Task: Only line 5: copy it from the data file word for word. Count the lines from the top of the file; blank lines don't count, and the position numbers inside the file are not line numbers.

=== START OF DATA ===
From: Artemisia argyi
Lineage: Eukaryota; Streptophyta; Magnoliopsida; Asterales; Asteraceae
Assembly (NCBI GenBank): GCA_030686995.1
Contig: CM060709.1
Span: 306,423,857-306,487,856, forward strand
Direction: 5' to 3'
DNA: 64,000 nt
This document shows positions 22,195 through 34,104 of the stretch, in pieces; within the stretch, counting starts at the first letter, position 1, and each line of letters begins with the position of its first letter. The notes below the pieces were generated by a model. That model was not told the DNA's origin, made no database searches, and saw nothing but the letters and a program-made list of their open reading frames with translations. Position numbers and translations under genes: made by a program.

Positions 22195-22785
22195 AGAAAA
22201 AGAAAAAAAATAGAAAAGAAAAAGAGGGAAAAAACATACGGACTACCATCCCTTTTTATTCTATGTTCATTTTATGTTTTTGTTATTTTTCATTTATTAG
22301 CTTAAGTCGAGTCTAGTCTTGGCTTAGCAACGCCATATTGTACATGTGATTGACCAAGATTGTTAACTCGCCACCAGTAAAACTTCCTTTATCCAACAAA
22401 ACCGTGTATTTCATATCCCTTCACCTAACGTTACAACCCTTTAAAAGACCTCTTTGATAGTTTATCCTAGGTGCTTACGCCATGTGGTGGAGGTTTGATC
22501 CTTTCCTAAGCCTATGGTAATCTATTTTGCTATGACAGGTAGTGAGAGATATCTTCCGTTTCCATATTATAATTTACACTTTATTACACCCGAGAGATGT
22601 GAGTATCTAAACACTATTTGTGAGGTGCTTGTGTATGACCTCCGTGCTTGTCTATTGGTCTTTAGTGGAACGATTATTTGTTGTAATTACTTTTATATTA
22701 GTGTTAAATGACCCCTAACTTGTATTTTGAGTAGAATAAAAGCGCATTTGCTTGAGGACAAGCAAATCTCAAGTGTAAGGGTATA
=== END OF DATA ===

Span: 306,423,857-306,487,856, forward strand